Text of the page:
Hip Hop Word Count

In today's music industry, lyrical content is usually overshadowed by the instrumentals of the song or the lyrical content is so downplayed that songs only consist of a few words. Tahir Hemphill is a designer, photographer, and an entrepreneur who is hosting a special project entitled "Hip Hop Word Count."
"The Hip-Hop Word Count is a searchable ethnographic database built from the lyrics of over 40,000 Hip-Hop songs from 1979 to present day.The Hip-Hop Word Count describes the technical details of most of your favorite hip-hop songs. This data can then be used to not only figure out interesting stats about the songs themselves, but also describe the culture behind the music. The Hip-Hop Word Count locks in a time and geographic location for every metaphor, simile, cultural reference, phrase, rhyme style, meme and socio-political idea used in the corpus of Hip-Hop."
His goal is to convert his findings into visuals to help us comprehend different cultures; to map a geography of language. For a visual, look at his video. Its interesting to find out what educational level the song you're listenting to is in. Are you songs smarter than a 5th grader?

The Hip-Hop Word Count x Keyword Search from Staple Crops on Vimeo.

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The Hip-Hop Word Count: A Searchable Rap Almanac SXSW

My pal Tahir aka @tahero (for the tweeps) has a fun project that the world should know about. Let's get it presented at SXSW. The following is all the info: The Hip-Hop Word Count: A Searchable Rap Almanac was accepted into the 2011 SXSW PanelPicker! Vote for it multiple times daily until August 27th; so we can present at SXSW. Here is the link: http://bit.ly/hhwcxsxsw Also Join the Staple Crops Face Book page for updates and specials: http://bit.ly/stcrfb The Hip-Hop Word Count is a searchable ethnographic database built from the lyrics of over 40,000 Hip-Hop songs from 1979 to present day. The Hip-Hop Word Count describes the technical details of most of your favorite hip-hop songs. This data can then be used to not only figure out interesting stats about the songs themselves, but also describe the culture behind the music. How can analyzing lyrics teach us about our culture? The Hip-Hop Word Count locks in a time and geographic location for every metaphor, simile, cultural reference, phrase, rhyme style, meme and socio-political idea used in the corpus of Hip-Hop. The Hip-Hop Word Count then converts this data into explorable visualisations which help us to comprehend this vast set of cultural data. This data can be used to chart the migration of ideas and builds a geography of language.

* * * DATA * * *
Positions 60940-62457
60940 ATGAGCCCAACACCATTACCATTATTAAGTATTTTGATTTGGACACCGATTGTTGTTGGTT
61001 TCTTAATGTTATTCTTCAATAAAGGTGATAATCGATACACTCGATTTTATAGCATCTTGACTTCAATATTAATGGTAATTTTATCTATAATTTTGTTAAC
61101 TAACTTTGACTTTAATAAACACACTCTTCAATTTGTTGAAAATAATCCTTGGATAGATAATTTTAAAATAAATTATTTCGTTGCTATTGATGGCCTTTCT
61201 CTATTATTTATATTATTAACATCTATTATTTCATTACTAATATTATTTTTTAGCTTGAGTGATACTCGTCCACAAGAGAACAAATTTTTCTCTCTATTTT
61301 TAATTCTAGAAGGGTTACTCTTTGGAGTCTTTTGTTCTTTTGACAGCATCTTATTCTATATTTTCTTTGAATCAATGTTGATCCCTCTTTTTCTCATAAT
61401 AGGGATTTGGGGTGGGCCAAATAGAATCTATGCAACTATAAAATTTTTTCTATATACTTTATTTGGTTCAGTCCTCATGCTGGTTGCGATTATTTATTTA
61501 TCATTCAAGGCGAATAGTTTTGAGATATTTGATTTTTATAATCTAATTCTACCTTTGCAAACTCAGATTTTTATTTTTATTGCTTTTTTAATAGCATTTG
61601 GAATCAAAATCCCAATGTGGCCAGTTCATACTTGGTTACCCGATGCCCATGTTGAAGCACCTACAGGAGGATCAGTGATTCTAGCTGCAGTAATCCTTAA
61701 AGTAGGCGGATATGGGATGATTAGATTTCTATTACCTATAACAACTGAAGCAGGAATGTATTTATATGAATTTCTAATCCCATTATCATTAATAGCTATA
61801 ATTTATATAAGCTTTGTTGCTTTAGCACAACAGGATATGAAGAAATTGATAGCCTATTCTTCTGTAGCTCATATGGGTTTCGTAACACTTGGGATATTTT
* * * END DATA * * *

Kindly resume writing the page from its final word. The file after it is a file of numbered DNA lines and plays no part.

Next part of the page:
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Music Monday: Competition in Hip-Hop…a very,very brief synopsis.